In my experience, lit about lit or books based on books tend to follow a fairly typical pattern.
You know, high school students perform “Romeo and Juliet” only to find that their own lives parallel the play in ways they never imagined (and generally don’t get until the end of the story.)
So I was expecting some orphans or a precocious redhead or at very least someone in need of a bosom friend when I picked up Much Ado About Anne.
When I got a couple chapters into the book and still hadn’t started to see parallels, I got a bit nervous.
It wasn’t what I expected at all.
And that’s a good thing.
Heather Vogel Frederick’s Much Ado About Anne doesn’t try to recreate Anne of Green Gables (as though another author could do it better than L.M. Montgomery!) Instead, Much Ado About Anne finds the mother-daughter book club experiencing their own story while reading through Anne’s story in book club.
Two great conflicts rise in the lives of the book club girls: first, their mothers invite the oh-so-stuck-up Becca Chadwick to join their club–and then Jess discovers that her family may be forced off their ancestral farm.
The girls (and therefore their readers) learn interesting factoids about L.M. Montgomery thanks to one girl’s librarian mother. And, just like good bibliophiles, they find ways of relating what they’re reading to their own lives.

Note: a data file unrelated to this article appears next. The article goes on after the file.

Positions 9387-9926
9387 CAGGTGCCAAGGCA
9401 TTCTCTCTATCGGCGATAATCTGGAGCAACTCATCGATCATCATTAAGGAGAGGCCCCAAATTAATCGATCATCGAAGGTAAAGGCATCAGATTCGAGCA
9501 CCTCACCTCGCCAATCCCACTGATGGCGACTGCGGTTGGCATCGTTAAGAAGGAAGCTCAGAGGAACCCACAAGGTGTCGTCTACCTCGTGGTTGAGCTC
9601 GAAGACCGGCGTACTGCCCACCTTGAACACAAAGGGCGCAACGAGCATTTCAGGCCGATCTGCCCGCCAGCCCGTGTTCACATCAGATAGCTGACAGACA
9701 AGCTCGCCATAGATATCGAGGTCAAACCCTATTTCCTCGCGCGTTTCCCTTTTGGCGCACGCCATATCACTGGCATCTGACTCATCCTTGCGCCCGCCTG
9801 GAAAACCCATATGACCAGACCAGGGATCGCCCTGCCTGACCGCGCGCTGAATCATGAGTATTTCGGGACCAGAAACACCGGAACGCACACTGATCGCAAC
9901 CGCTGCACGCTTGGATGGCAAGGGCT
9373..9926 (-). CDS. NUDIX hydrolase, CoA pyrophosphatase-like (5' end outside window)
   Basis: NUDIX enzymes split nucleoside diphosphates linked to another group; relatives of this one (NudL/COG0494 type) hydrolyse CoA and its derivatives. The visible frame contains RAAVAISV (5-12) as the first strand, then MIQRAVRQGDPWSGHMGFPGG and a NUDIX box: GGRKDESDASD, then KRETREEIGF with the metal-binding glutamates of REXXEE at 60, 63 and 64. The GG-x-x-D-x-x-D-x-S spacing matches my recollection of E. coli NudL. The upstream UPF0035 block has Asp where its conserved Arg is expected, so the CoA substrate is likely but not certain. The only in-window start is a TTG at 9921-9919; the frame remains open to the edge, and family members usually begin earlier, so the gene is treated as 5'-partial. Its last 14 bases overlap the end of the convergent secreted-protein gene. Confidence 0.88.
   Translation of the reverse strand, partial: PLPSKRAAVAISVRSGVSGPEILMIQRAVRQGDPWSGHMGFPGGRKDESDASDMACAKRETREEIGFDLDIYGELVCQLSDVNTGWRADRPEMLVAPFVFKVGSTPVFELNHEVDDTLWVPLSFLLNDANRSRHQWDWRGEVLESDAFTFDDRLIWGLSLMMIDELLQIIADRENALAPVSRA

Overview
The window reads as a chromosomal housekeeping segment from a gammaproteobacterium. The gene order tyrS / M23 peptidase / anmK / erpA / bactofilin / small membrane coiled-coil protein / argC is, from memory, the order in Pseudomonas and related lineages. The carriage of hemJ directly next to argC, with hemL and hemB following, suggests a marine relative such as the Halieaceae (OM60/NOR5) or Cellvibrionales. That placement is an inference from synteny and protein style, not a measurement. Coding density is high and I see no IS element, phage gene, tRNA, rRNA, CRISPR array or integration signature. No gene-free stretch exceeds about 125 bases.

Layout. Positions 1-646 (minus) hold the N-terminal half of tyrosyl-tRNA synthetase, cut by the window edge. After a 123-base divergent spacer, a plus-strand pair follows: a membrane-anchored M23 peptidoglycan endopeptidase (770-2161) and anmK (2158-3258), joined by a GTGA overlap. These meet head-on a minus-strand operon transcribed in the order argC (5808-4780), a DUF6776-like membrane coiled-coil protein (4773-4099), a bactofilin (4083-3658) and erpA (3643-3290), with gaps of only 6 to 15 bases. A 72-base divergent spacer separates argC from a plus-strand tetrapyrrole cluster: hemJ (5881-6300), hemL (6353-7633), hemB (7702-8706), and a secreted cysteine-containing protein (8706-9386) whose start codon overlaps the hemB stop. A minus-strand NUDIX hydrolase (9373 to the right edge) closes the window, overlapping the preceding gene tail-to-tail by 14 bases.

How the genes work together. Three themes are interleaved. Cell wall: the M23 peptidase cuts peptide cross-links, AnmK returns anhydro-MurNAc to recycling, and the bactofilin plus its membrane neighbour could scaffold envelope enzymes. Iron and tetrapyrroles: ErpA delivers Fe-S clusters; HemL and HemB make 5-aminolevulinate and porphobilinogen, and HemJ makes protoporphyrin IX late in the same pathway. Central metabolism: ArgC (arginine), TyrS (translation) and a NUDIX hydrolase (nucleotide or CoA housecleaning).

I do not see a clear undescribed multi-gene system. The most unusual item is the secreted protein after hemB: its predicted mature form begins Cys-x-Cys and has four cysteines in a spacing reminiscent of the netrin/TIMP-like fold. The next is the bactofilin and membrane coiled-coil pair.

And so, they realize that Becca is a Pye, and must be tolerated as a Pye. They relate to the utter mortification Anne felt when she dyed her hair green–although, of course, their mortification is over something entirely different. And they emulate their new heroine by naming the lands around them with fanciful names.
I enjoyed this book a great deal. It has just enough Anne to make it worth its title–but not so much Anne that it’s lacking any substance of its own.
I’m glad I took the opportunity to take a glimpse at Anne through the eyes of four fictional middle-school girls. As a long-standing Anne-fan, I found myself thrilled with these girls’ glimpses of Anne–and I’m willing to bet that this book would be a great way to introduce a young reader who’s reluctant to read “old” books into the great story that is Anne. Once she’s read this, I can almost guarantee she’ll want to read the “back-story”–the novels the mother-daughter book club read and discussed and applied to their own lives.
Rating: 4 stars
Category:Middle grade fiction (female)
Synopsis:The mother-daughter book club gets busy reading Anne of Green Gables, dealing with their very own Josie Pye, and racking their brains to save Half Moon Farm.
Recommendation: Great for lovers of Anne, or lovers of YA fiction/young chick lit, or anyone who wants to introduce a younger girl to the joys of Green Gables.